Black is the high road, the road less traveled, the road to all of your yellow brick roads. Black is new. Black is old. Black is learning to step aside and honor the ancestors’ calling upon us. Black is sincerity.Black is bold.
Every single day, I am paving a way for myself where in the past, I felt as though I could not. And in the South, I still feel that I cannot. I may not be what someone wants or expects of me. I may not have what someone needs or expects from me. I may be the very last thing you think about and can only provide a tiny space for in the corner of your weeping mind. But I know this —
I am bold.
This is a more in-depth breakdown of the following piece:
Every once in a while, I come across a young Writer who surpasses what I expect from that young one–Braden is exactly that type of Writer. He does not back down from a challenge and can flip micropoetry into long form and back to micropoetry without missing a bit. He is this month’s feature. Braden is in his last year at the University of Georgia and was just recently accepted to complete his Master’s as well. He is one of my favorite Writers to collaborate with and each time our minds meet, we make something so very special.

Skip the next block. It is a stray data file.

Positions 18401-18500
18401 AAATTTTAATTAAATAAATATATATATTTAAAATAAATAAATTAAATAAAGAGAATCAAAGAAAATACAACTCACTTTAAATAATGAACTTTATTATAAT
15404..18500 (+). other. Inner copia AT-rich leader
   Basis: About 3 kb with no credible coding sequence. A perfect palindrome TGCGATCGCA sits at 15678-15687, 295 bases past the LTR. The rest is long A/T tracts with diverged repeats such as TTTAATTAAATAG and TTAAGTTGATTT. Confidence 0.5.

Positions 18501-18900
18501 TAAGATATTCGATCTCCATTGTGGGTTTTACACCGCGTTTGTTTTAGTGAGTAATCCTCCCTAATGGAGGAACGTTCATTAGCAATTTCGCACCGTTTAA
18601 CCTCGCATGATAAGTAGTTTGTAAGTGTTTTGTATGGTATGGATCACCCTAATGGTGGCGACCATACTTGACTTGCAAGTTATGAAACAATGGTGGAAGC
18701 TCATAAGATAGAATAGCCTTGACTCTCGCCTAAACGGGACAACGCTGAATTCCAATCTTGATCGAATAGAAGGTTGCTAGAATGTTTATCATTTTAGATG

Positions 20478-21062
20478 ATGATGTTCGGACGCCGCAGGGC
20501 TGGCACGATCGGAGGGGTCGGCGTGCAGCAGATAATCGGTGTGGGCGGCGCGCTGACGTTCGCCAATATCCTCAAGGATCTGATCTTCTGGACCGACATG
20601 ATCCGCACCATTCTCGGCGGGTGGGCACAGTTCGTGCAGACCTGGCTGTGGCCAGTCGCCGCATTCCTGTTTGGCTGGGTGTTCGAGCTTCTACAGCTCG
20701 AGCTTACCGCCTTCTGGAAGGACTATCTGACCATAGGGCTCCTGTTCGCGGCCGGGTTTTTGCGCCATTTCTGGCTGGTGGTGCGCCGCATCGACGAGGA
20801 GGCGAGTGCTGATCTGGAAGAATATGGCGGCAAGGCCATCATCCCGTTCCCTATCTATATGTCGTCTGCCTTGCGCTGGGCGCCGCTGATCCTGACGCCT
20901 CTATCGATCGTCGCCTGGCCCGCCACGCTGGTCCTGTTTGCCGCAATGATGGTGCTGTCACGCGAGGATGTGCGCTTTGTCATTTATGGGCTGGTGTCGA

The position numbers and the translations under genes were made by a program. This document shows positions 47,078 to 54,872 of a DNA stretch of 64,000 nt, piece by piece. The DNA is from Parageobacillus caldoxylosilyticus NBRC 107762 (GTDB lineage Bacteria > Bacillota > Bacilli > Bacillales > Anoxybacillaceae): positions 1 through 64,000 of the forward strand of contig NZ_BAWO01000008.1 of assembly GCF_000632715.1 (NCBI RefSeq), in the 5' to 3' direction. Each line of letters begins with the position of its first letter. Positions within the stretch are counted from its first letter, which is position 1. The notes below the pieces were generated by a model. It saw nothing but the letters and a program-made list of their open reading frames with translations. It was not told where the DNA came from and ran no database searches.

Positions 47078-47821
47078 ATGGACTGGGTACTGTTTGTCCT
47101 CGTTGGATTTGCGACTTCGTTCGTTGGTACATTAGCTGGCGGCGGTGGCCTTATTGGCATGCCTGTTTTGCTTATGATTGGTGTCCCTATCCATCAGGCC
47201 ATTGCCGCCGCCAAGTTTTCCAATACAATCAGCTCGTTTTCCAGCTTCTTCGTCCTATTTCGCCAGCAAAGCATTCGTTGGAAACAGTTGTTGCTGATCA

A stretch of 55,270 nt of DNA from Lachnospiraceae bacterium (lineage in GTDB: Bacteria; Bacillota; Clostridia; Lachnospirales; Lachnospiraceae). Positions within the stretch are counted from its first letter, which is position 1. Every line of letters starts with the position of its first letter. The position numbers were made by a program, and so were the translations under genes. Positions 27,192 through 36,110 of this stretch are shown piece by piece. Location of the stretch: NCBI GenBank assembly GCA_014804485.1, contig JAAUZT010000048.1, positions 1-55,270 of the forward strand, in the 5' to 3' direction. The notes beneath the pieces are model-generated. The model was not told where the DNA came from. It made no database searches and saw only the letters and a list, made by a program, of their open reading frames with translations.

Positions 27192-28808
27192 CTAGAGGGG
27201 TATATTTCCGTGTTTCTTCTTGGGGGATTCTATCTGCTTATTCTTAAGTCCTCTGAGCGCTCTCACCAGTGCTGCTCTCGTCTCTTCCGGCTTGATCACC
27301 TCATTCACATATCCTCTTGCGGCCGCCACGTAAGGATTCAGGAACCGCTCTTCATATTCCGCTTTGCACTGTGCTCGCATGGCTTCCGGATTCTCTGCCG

There will be two of his works published here today; one, a 5-word response to the topic of “Rejection” and the other is a superb poem that highlights the torment of humanity, the possible fall of love, and the gods who rule the world, but still let it crumble among its men.
humans turn their
belly-up, barbed branches
tearing apart their
seams. watch them fight a war now,
play-things enamored with the indefinite —
losing their minds over
elusive and tormenting
because they once had a taste
of such heavenly ambrosia.
watch from the skyline,
eagle-eyed overhead with underhanded
magic, lancets slice through
pseudo-divine blood pacts.
wonder the questions, wander
for answers —
why do they eat up the inevitable?
piece apart timelines, time
zones separate then and now isolation is human nature.
with a flicking wrist
we could decimate
would cower at the thought.
but in their ignorance exists
unfeigned fortitude, solidified
by their thirst for ungodly
I am posting this here as well just in case there are some young, active users on Medium who may not receive letters from A Cornered Gurlor may not know how to begin their writing journey with a publication. WordPress, you are family–I know how you are about our young ones, how we have to raise them up, give them their space, and allow them a chance to step foot into this world the way that they need to by sounding off… Here is just one opportunity. There will be more.